Embodiments of the invention will now be described by way of example with reference to the accompanying drawings.
FIG. 1 is an isometric view of the electrical connector of the present invention exploded from a circuit board and having one terminal made in accordance with the invention exploded therefrom.
FIG. 2 is an isometric view of a terminal exploded from a fragmentary portion of the housing illustrating a terminal receiving passageway from the right side thereof.
FIG. 3 is a view similar to that of FIG. 2 illustrating the terminal receiving passageway from the left side thereof.
FIG. 4 is a plan view of the stamped terminal blank used to form the terminal of FIG. 2.
FIG. 5 is a flat plan view of a stamped terminal blank used to form the terminals in another row of passageways in the housing.
FIG. 6 is a cross-sectional view of the connectors having all of the terminals in the column exploded therefrom.
FIG. 7 is a cross-sectional view of the connector and terminals of FIG. 6 after the terminals have been disposed in their respective terminal receiving passageways. FIG. 8 is a cross-sectional view of a further embodiment of a connector made in accordance with the present invention.
Referring first to FIGS. 1, 2, 3, and 6, electrical connector 10 of the present invention includes a housing 12 and a plurality of contacts 70. Housing 12 includes a mating face 14 and an opposed assembly face 16, a mounting face 18, a top wall 20, a bottom wall 22 extending along a forward portion of the mounting face 18, and end walls 24. As shown in FIG. 1, housing 12 further includes mounting flanges 26 extending outwardly from end walls 24, each having an aperture 28 for receiving mounting means (not shown), and an aperture 30 for receiving keying means (not shown) as known in the art. Mating face 14 further includes polarizing and alignment posts 15.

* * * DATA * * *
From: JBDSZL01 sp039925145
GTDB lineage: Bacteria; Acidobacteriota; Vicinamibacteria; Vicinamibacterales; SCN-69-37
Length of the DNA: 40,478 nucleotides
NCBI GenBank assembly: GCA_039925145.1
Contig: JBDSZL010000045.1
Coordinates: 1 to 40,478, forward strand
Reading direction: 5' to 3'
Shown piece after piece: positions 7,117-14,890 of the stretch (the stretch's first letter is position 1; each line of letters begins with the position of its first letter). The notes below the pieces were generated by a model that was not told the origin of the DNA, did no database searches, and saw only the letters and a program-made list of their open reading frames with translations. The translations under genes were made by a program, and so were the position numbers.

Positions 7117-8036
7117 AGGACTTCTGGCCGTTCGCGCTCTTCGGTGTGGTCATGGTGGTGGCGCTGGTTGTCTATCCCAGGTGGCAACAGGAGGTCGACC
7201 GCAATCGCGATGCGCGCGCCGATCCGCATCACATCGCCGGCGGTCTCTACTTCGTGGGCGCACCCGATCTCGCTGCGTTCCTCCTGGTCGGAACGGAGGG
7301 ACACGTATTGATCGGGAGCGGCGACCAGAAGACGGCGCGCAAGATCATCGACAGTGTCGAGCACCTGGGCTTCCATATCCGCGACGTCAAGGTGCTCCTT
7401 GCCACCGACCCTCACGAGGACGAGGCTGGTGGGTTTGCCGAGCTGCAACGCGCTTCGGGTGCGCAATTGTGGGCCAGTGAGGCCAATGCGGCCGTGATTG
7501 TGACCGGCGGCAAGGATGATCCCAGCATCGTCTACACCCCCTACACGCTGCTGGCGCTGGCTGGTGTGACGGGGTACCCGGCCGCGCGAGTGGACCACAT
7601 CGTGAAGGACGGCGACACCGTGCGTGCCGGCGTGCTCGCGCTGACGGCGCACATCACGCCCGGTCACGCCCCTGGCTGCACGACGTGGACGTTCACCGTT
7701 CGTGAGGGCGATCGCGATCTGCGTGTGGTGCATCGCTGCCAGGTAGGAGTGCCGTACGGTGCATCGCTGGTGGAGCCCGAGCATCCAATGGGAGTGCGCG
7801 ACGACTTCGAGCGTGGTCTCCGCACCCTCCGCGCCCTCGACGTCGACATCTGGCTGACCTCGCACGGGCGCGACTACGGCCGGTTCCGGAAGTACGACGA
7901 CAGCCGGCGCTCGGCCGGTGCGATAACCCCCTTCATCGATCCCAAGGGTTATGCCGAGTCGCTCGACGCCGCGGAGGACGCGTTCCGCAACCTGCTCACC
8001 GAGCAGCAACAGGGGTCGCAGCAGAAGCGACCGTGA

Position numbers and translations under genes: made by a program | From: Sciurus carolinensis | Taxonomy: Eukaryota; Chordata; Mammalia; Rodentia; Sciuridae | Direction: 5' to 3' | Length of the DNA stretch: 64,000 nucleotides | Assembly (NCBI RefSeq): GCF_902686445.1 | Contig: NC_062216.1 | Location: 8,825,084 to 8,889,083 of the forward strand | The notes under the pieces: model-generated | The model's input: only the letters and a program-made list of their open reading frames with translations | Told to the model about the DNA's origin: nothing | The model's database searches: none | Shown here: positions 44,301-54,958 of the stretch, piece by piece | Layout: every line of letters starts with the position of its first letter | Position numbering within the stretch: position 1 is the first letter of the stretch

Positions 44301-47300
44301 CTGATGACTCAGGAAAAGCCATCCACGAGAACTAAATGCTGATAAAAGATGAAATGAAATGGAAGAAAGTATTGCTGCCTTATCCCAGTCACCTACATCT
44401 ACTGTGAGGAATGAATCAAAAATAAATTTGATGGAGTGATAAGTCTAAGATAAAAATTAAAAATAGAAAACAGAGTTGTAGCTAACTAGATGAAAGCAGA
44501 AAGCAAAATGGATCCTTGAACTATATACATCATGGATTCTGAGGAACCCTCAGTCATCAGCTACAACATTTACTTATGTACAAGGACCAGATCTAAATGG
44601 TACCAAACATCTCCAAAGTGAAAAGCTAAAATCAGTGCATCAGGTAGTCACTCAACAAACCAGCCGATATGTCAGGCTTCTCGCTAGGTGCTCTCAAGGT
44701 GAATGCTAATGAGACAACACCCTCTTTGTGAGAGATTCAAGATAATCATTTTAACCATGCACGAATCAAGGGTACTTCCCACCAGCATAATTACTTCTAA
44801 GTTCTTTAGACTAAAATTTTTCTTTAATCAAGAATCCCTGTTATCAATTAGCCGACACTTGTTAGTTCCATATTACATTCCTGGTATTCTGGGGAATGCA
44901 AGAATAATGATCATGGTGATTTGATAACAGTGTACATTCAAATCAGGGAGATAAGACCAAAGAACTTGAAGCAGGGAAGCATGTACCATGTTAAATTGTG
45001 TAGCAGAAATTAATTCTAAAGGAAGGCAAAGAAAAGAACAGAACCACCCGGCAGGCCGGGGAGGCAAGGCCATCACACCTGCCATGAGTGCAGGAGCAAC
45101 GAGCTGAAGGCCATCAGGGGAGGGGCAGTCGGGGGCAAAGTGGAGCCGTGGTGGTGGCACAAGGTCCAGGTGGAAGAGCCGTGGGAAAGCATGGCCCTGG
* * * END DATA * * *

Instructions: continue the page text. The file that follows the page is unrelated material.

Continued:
Housing 12 includes a plurality of terminal receiving passageways 34 extending between the mating face 14 and the assembly face 16. Passageways 34 are arranged in a plurality of rows and columns defined by horizontal walls 40 that extend between the end walls 24 and parallel to top and bottom walls 20, 22 respectively and vertical walls 50 extending parallel to the end walls 24. Terminal receiving passageways 34 include a forward portion 36 and a rearward portion 38 as best seen in FIG. 6.
The structure of the terminal receiving passageways is best understood by referring to FIGS. 2, 3 and 6. Lower wall 22 extends from the mating face 14 a selected distance toward the assembly face 16. The inner surface 21 of lower wall 22 defines a terminal receiving surface as more fully explained below. The inner end 23 of wall 22 has a tapered surface for receiving the terminal. The horizontal walls 40 having an upper surface 42 and a lower surface 44, extend from the mating face 14 a selected distance toward the assembly face 16. Each of the horizontal walls 40 have an tapered end 46. As can be seen from these Figures, the selected distance of the lower wall 22 and the horizontal walls 40 are different, the distance being selected such that the terminals 70 when disposed thereon, will conform to the spacing of the through-holes 104 in the circuit board 102 as shown in FIG. 1.
The vertical walls 50 as shown in FIGS. 2 and 3 have a right side 52 and a left side 54. At at least one of the locations of the horizontal walls 40, guide rails 56 extend rearwardly from the end 46 of horizontal wall 40 to the assembly face 16. A guide slot 58 extends along the edge of the rib on both vertical surfaces 52, 54. Similar slots also extend along the sidewalls 52, 54 at each of the horizontal wall locations. While guide rails are shown at only one location on sidewalls 52,54, it is to be understood that the guide rails may be provided on the sidewalls at all locations of the horizontal walls 40. A slot 25 is also provided adjacent inner surface 21 of lower wall 22 for securing the lower terminal therein.